So, returning to that hypothetical "UPACA" act that our hypothetical Congress just passed, if part of the government's mission is to now provide a web application like "ComputerShopping.gov," and they then spend $8.7 million dollars making one available to consumers, what's still missing, Kate Pickert?

Well, you allude to it in your piece "Need Health Insurance? Click Here.", when you wrote "the number one thing people care about when shopping for insurance – price."

The reason people care about price when shopping for things like computers --or insurance-- is because they assume that prices are competitive, something that a big web site that looks like a market would allow ordinary folks to believe.

But, if ComputerShopping.gov makes consumers enter their zip code, and finds the computers for sale by the mini-Dell and mini-Toshiba in their state, where mini-Dell and mini-Toshiba are allowed to set the prices of computers un-competitively, and according to what they agree is best for both of them, then consumers aren't really price shopping, are they, Kate Pickert?

It's just that the web site the government spent big bucks on gives the appearance of shopping, since consumers can "look up their choices" and "see what's available." The prices they will end up paying will be whatever they're set at by the companies in their state, not what occur naturally in a market in which those companies have to compete with each other based on differences in price.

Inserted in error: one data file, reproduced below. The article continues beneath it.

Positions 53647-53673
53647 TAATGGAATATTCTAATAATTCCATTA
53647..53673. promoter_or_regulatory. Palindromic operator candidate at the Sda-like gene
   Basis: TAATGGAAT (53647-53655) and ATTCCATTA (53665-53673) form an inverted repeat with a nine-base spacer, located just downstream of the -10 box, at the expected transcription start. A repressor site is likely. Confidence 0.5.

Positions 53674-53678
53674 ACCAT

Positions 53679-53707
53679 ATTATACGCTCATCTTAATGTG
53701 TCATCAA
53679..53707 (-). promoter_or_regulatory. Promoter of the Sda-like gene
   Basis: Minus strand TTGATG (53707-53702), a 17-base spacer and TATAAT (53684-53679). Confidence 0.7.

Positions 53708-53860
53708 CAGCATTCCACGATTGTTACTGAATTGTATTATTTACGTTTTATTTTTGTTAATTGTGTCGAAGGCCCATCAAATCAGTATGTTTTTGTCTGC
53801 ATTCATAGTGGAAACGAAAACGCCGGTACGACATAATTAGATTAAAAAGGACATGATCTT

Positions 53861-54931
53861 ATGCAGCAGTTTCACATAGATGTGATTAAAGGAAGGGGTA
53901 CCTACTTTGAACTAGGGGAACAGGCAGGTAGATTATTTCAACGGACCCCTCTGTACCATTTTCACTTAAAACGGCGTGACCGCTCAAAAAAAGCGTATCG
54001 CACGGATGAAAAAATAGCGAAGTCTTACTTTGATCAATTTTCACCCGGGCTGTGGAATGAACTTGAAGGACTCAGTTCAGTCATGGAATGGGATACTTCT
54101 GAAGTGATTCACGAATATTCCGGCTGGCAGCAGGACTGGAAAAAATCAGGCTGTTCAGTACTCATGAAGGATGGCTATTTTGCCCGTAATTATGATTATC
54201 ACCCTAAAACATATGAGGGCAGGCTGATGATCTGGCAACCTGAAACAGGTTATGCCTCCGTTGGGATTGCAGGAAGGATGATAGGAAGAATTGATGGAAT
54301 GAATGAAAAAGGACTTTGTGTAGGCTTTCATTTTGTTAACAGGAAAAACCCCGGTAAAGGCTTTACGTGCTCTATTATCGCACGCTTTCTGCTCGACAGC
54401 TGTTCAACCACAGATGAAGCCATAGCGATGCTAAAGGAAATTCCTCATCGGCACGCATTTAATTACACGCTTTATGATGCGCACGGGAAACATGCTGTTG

As Robert Gibbs put it so well at the beginning of this year, just prior to the President signing the PPACA into law:

[T]oday the President announced the administration’s strong support for repealing the antitrust exemption currently enjoyed by health insurers. At its core, health reform is all about ensuring that American families and businesses have more choices, benefit from more competition, and have greater control over their own health care. Repealing this exemption is an important part of that effort.

Today there are no rules outlawing bid rigging, price fixing, and other insurance company practices that will drive up health care costs, and often drive up their own profits as well.


So, is "ComputerShopping.gov" worth the $8.7 million dollar expense of making it?

Well, that depends on who's asking the question, doesn't it?

If the federal agency in charge finds it useful to temporarily provide voters with the illusion that they're shopping for deals, then yes, it's probably worth it.

If you're a consumer who will ultimately pay at the end of the day whatever HP and Dell have agreed you will pay in your state, then maybe it's not that wonderful of a deal.

Is it worth the investment?

Is a big web site in which you shop for cable TV from the one monopoly that provides your area with service worth the investment? Yes for them, maybe not so much for you.

Is it worth the investment to have a government web site in which mandated-by-federal-law consumers can look up the only price-fixed health insurance plans available to them in the state in which they happen to be trapped with their un-sellable, bottom-dropped-out value homes?

You tell us, Kate Pickert.